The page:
I believe Sirhan Sirhan used a solid frame, pull pin Iver Johnson .22 to kill Robert Kennedy. I don’t think it was a top break.

  • BJ May 31, 2012, 10:31 pm

    I have a new old Double Action 22 Iver Johnson that I have not shot. Wondering if anyone has used this gun for target practice. Will try it soon.

  • Joseph P May 31, 2012, 10:34 pm

    So much hostility, I think we can all agree that the 1911 is a great platform, but it was designed for 45 not due to speed ( no one’s going to out run it whether its 1200 fps or 800 fps) but due to mass. If you actually look at account where people, yes normal everyday people; not soldiers on battlefields have been engaged in close quarters combat, you will see that 45 acp really shines. 9mm takes 3-4 rounds to stop an assailant where as 45 takes 1-2. I know shot placement and such figures in but in a high tension situation you can’t rely on hitting a critical shot, no matter how much trigger time you get in. There are plenty of 1911 platforms that have double stack mags, but if your somewhere you need more than 7 rounds, you’ve got bigger problems. Many people do trust their lives to this 100 year old gun because it has a proven track record, and the sloppy-ness of the design is what makes it work so great but this is true for all great guns. All things aside if you actually know the history of the 1911 (in 45acp) you will know that it was created to stop natives on drugs and that it was tested against the 9mm parabellum. Perhaps there’s a reason the U.S. adopted it as the service pistol for use from WWI to Nam?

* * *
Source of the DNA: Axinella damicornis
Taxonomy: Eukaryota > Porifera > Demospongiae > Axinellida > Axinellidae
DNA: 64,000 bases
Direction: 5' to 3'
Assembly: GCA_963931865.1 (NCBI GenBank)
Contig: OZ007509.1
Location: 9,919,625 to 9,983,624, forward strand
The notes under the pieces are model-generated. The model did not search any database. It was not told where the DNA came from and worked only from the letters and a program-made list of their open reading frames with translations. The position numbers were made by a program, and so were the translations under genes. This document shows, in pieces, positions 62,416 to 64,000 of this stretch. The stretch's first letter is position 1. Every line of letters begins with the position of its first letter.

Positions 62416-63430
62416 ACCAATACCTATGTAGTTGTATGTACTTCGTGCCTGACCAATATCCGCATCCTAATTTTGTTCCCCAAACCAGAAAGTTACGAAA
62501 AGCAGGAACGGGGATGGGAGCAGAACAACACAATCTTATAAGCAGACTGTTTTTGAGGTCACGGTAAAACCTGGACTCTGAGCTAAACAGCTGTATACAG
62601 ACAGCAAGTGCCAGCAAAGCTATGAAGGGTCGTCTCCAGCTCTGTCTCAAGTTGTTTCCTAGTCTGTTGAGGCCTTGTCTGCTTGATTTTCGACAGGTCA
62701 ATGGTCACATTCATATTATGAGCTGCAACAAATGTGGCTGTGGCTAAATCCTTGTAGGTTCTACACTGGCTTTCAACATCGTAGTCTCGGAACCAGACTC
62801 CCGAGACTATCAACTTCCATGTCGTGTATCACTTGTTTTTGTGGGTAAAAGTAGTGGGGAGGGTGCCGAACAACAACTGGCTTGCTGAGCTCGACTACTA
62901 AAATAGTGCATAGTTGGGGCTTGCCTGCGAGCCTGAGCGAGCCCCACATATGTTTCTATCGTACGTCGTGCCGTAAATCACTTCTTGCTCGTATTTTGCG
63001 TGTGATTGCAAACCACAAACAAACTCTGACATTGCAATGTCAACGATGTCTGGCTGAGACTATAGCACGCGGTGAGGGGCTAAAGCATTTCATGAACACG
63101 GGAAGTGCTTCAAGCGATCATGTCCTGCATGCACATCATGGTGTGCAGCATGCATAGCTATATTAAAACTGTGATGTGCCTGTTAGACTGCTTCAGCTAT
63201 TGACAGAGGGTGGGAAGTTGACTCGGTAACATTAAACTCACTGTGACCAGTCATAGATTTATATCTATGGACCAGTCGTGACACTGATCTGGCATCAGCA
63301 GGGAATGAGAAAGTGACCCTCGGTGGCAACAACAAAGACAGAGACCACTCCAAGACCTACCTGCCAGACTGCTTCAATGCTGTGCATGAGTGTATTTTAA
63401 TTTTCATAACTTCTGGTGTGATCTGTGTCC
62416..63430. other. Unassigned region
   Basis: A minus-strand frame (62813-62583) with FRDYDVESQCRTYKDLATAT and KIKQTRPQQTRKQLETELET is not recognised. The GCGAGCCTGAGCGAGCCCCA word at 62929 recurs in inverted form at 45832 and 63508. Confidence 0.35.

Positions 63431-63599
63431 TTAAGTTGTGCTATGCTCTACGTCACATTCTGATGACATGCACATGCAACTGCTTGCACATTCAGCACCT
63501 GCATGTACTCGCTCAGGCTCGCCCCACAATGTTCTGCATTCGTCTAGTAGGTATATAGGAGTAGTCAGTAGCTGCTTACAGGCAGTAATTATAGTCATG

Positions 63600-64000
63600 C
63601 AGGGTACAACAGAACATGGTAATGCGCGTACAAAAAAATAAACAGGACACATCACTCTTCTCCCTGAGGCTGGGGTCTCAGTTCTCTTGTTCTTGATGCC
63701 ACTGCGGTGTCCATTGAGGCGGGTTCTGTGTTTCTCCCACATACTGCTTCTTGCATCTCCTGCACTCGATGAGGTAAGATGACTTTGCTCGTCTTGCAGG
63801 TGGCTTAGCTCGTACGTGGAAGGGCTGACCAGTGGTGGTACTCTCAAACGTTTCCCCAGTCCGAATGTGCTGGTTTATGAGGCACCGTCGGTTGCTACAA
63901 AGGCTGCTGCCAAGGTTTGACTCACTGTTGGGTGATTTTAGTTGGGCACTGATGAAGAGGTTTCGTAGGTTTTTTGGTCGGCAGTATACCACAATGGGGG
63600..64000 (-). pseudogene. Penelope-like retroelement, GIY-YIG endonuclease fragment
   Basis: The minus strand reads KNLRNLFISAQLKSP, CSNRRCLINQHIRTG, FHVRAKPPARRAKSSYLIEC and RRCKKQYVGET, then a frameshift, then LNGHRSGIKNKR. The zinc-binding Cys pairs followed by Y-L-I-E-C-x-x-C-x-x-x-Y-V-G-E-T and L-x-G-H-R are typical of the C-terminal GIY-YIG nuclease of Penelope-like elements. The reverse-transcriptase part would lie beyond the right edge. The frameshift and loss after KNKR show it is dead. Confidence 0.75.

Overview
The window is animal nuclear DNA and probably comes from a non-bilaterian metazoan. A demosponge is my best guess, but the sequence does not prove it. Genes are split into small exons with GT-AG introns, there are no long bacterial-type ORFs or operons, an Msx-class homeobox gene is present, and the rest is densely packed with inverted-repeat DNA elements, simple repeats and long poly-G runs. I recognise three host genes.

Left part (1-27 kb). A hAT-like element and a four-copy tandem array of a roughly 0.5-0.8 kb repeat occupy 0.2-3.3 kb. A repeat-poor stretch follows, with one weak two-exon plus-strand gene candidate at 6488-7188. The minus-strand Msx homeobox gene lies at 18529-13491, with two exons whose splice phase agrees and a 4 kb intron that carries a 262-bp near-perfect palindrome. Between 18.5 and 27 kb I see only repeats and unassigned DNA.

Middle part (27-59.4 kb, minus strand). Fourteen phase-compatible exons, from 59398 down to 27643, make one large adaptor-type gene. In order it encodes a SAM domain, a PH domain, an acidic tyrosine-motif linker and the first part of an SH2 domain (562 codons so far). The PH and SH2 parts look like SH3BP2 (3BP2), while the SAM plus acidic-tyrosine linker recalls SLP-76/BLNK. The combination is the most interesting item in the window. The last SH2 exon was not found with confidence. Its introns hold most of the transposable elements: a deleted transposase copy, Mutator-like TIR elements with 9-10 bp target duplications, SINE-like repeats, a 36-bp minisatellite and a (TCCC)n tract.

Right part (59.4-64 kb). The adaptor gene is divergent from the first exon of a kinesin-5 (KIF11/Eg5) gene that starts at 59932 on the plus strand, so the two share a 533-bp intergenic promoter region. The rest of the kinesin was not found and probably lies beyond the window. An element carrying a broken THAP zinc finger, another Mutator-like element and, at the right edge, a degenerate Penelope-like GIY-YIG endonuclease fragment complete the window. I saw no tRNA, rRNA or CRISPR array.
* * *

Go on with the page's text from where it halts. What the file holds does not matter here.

• DunRanull May 31, 2012, 11:17 pm

    The 1911 in 9mm is a non-starter if the .45acp is available. Even the .38 Super is better, greater velocity and bullet-weight. I HAVE fired, carry, and own both and don’t need to play “tin soldier”. JMB designed the 1911 for the heavy and bulky (somewhat) .45 acp and the pistol. JMB and the frenchie designed the BHP as a 9mmP package. It excells in that form… less weight and bulk and arguably better ergos. More deadly? Hmmm maybe IF you are comparing high-speed hollow points with FMJ. I like carrying the BMP but if Im heading for trouble I prefer the .45. Both pistols are now passe with me anyway, as I carry the Glock 21. YMMV

  • Mark Freburg June 1, 2012, 1:55 am